John Jacob Niles — concert artist, composer, collector and arranger of American folk music — was born in Louisville, Ky. in 1892 and grew up on a farm in Jefferson County where his musical training began. His mother taught him to play piano; his father taught him the many ballads and folk songs he knew. As Mr. Niles says himself: "We made our own fun; we made our own music. We also made our own instruments. When I was quite small, my father bought me a three-string dulcimer. But when I was up in my teens and wanted a bigger and better dulcimer, my father told me to get busy and make one, I've been making my own dulcimers ever since."
His musical education was continued at the Cincinnati Conservatory of Music, from which he was later awarded an honorary Doctor of Music degree, at the Universite de Lyon at the Schola Cantorum in Paris.
By the time he was fifteen, Niles had taught himself , the trick of musical shorthand, and when he was eighteen he began assembling the collection of American folk which is now the largest private collection in the country. This work was interrupted by World War I during which John Jacob Niles served in the Air Corps, was resumed in the 1920's and concluded in the 1930's.
Today he lives on his farm near Lexington, Ky. with wife and two sons. At home, most of his time is over to composition.
"The Carol of the Birds" was written for my son, Thomas Michael Tolliver Niles, when he was two years of age, that is, September 22, 1941. The lyrics, which were the result of my interest in St. Francis of Assisi, were written several years earlier. I began the composition of the melodic line about the first of September, 1941, and had a finished piece of music ready for the little boy's birthday on the 22nd. (G. Schirmer, Inc.)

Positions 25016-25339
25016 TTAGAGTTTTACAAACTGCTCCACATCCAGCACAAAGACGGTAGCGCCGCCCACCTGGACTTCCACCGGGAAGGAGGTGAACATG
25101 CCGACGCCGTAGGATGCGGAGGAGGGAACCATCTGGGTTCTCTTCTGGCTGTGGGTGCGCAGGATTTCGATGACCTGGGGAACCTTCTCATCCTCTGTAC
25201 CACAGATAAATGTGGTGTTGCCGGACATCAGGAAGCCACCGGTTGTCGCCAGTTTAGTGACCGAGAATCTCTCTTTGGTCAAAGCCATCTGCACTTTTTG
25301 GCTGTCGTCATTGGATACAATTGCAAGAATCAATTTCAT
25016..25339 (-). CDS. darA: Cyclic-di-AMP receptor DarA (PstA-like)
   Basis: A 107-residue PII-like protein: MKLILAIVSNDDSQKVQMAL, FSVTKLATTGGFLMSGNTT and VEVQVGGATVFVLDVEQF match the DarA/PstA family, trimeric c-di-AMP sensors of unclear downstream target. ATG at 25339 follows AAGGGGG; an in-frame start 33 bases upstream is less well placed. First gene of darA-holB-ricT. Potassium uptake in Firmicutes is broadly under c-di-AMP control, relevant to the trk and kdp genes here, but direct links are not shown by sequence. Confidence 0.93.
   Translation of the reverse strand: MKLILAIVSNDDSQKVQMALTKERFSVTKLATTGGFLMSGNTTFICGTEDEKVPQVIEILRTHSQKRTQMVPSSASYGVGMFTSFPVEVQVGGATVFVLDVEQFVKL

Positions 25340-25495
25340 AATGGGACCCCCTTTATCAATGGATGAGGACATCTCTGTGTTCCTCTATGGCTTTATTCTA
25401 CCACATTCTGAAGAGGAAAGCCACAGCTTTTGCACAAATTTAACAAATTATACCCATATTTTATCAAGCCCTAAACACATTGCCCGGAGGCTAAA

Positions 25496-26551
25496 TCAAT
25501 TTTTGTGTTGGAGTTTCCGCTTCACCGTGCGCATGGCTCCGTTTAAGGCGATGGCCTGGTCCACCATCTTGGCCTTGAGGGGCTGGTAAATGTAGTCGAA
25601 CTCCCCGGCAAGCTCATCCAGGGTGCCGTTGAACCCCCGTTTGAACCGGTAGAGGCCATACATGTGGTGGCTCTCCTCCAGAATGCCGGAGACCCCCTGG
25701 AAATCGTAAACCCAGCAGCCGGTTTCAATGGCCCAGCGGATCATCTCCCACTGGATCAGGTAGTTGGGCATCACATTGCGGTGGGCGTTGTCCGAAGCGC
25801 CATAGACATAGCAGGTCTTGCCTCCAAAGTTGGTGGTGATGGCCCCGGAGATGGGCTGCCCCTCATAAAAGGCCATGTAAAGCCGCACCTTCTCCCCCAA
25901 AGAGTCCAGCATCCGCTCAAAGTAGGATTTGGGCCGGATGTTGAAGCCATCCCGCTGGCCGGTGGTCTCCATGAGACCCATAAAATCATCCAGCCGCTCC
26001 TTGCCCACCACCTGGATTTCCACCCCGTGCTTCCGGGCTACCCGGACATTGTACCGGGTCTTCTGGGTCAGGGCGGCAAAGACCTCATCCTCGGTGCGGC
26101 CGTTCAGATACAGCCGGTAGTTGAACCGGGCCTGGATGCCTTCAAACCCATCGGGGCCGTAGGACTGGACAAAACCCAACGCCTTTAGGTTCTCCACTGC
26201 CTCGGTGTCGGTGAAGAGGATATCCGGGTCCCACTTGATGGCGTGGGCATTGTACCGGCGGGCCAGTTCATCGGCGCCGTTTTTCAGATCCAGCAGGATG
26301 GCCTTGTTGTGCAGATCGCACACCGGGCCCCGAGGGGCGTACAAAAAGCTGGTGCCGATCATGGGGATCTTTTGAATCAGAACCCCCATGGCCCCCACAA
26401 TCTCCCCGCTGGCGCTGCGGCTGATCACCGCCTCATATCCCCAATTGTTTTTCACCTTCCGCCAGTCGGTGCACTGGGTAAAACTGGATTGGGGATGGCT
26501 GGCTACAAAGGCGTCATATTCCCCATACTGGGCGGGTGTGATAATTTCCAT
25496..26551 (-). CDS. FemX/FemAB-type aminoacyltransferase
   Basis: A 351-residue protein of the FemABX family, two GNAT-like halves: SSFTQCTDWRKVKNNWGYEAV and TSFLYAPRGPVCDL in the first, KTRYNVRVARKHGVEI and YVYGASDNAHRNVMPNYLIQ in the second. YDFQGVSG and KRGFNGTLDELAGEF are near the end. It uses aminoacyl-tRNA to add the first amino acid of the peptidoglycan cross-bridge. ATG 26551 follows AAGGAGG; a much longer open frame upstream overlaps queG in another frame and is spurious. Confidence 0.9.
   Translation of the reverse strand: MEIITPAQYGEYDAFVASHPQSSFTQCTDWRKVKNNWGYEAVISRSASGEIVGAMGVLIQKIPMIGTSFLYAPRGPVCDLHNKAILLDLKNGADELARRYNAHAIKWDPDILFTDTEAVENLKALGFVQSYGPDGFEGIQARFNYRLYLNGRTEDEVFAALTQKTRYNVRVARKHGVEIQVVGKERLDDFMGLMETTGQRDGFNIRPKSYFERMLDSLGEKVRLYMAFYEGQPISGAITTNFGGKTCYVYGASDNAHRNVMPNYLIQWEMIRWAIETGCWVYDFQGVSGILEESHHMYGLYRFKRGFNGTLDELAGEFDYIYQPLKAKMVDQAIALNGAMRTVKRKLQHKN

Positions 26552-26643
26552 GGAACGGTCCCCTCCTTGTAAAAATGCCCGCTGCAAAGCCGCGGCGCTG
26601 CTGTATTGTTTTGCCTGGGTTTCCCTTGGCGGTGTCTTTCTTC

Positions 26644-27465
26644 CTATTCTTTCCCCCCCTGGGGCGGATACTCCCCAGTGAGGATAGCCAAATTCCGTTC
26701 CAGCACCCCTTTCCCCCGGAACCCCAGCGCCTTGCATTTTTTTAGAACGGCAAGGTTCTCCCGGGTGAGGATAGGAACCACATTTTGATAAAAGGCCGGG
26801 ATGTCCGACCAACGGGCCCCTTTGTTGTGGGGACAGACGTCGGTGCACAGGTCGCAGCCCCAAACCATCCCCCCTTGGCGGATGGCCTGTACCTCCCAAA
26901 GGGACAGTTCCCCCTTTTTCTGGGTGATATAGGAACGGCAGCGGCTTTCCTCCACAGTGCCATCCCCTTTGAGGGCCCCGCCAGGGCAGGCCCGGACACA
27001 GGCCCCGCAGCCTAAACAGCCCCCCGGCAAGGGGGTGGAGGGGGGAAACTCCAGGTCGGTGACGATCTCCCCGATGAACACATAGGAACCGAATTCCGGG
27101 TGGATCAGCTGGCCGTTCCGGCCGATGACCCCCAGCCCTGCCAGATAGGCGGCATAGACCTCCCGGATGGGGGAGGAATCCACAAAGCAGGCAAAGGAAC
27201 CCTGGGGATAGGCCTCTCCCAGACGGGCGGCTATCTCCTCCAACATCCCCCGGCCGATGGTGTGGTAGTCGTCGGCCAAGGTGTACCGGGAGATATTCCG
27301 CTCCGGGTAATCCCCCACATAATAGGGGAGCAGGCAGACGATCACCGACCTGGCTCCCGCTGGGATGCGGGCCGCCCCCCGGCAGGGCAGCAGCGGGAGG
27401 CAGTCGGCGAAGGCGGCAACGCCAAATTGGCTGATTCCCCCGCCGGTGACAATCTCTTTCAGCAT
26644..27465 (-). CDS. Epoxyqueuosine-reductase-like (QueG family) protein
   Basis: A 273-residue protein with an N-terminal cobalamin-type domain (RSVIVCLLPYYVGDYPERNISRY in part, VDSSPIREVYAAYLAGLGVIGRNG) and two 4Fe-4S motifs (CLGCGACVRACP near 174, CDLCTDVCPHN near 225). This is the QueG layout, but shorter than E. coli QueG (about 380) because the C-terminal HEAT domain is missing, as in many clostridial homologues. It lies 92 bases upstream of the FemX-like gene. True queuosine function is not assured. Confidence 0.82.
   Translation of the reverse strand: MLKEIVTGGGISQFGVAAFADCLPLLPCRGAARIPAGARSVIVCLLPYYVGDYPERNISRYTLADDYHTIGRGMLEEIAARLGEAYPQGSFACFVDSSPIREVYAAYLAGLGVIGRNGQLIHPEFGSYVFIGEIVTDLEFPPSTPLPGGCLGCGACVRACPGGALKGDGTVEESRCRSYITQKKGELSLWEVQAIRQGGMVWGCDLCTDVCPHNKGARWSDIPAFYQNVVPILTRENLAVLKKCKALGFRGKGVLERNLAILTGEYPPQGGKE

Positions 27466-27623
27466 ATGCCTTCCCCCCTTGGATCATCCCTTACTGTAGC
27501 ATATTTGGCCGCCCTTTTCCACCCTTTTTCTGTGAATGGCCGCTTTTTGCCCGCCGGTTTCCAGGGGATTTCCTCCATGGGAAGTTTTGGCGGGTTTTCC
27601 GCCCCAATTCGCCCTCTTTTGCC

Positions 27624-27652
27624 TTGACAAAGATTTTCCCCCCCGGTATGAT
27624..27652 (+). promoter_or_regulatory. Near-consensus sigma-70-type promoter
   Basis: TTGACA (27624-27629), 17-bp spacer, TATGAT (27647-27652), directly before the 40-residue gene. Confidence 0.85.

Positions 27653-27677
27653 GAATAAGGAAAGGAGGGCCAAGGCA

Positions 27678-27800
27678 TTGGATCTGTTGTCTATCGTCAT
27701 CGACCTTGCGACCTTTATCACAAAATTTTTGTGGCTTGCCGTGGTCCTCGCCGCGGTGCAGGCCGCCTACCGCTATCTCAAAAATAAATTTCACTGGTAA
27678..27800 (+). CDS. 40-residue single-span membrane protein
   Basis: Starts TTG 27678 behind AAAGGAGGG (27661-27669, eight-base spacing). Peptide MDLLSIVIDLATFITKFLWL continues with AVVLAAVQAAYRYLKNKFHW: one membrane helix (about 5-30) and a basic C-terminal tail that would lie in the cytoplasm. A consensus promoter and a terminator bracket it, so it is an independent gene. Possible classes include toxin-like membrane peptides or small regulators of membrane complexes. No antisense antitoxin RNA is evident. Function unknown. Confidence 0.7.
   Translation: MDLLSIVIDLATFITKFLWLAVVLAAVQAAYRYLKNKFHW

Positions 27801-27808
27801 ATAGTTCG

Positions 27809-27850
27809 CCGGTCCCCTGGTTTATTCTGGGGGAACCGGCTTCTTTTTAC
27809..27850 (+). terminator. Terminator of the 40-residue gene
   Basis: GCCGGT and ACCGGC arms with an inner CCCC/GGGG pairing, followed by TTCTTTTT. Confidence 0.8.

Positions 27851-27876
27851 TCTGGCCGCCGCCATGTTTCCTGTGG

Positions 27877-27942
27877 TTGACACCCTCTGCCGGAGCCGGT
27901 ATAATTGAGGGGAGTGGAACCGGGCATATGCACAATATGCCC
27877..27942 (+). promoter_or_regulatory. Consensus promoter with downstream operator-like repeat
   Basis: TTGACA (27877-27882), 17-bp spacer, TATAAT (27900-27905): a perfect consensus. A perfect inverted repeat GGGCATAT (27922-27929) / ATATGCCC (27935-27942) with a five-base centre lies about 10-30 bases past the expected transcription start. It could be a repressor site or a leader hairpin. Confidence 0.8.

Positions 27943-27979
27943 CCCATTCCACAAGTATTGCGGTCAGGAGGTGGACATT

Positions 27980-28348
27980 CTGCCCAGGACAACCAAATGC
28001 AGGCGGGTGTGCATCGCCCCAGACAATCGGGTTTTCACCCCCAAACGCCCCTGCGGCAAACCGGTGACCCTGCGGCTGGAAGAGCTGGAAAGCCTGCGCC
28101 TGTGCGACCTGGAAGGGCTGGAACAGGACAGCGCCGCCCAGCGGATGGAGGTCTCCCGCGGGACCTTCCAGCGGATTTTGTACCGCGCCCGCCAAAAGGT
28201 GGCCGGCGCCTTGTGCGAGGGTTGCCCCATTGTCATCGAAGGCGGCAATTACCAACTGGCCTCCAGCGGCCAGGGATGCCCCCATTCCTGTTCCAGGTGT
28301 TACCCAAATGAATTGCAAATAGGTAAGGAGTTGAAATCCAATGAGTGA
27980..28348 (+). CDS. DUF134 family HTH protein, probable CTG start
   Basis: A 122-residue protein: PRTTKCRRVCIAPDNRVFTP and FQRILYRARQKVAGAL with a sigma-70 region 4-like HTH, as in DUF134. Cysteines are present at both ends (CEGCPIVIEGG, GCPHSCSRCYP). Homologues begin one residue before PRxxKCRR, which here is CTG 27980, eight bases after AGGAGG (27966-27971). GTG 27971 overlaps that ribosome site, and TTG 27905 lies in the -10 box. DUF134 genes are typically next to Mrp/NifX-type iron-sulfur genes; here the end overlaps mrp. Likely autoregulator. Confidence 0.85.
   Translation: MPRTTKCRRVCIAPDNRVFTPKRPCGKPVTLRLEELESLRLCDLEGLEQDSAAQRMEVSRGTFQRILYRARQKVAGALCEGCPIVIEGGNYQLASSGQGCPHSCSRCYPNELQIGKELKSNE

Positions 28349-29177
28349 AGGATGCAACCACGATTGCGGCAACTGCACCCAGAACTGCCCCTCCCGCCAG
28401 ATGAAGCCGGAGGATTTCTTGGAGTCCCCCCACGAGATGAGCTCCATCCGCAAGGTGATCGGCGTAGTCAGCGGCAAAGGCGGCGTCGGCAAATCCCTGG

In spite of the fact that "Jack O'Diamonds" is a moralizing song, it is usually associated with songs concerning mighty men and gamblers. The tune of this song is employed, in part, to motivate a hymn sung in the backwoods communities of Kentucky. There are those who claim that the hymn, "Halleluja, Thine the Glory", came first. At this late date, no one can be sure of it. I have heard both hymn and gambling song since my earliest days. (G. Schirmer, Inc.)
For many years I tried to sing "The Turtle Dove" to a tune I had learned as a small child. In the late 1920's, I decided to write a new tune and to re-organize the text a bit. Ultimately, the new text took longer than the new tune. I began singing the present version in 1932. (Carl Fischer, Inc.)